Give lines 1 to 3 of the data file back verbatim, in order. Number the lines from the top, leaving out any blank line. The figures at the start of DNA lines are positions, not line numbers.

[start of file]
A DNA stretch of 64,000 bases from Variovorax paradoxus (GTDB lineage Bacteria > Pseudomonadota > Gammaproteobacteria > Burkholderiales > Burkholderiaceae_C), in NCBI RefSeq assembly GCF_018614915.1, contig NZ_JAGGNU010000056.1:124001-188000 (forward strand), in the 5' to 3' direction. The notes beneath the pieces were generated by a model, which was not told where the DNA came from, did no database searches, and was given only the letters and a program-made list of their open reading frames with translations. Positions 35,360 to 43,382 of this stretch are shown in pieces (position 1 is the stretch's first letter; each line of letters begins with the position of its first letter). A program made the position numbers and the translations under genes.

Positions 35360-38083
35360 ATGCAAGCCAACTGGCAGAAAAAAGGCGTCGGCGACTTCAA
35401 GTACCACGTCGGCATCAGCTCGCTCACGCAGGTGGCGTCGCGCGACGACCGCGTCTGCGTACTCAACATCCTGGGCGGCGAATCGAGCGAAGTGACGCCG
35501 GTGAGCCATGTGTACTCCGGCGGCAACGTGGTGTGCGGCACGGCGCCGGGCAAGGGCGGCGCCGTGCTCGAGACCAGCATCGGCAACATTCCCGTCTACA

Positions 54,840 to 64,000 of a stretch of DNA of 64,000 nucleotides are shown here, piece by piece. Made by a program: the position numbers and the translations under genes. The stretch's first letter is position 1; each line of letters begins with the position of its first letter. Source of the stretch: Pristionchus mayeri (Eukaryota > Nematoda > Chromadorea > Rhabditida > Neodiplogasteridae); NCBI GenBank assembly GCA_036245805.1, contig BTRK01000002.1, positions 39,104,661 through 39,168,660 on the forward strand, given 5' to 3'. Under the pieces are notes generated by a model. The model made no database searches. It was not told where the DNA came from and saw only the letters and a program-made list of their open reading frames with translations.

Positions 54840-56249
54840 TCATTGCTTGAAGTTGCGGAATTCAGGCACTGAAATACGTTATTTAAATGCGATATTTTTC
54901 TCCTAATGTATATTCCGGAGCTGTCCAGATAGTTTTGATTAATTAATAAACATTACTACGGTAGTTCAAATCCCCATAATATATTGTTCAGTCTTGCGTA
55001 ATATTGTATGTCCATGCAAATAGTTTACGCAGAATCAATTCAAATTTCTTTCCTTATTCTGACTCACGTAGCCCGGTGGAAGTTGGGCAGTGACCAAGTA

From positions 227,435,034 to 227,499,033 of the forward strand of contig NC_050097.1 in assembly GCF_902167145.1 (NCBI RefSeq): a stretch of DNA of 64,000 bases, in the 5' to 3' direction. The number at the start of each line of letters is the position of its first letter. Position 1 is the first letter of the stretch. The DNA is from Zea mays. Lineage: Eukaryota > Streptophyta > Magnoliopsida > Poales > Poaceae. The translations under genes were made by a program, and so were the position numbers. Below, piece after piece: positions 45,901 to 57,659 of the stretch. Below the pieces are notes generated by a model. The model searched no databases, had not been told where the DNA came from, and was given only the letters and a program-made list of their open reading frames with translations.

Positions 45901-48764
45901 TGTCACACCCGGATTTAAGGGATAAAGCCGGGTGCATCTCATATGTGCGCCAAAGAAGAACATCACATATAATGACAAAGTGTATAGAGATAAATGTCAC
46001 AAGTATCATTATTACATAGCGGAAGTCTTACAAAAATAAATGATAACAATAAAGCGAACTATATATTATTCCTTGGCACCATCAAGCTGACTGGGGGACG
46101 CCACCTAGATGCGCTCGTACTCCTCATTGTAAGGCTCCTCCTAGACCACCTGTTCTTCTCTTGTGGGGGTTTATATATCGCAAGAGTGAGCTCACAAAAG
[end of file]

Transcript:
A DNA stretch of 64,000 bases from Variovorax paradoxus (GTDB lineage Bacteria > Pseudomonadota > Gammaproteobacteria > Burkholderiales > Burkholderiaceae_C), in NCBI RefSeq assembly GCF_018614915.1, contig NZ_JAGGNU010000056.1:124001-188000 (forward strand), in the 5' to 3' direction. The notes beneath the pieces were generated by a model, which was not told where the DNA came from, did no database searches, and was given only the letters and a program-made list of their open reading frames with translations. Positions 35,360 to 43,382 of this stretch are shown in pieces (position 1 is the stretch's first letter; each line of letters begins with the position of its first letter). A program made the position numbers and the translations under genes.

Positions 35360-38083
35360 ATGCAAGCCAACTGGCAGAAAAAAGGCGTCGGCGACTTCAA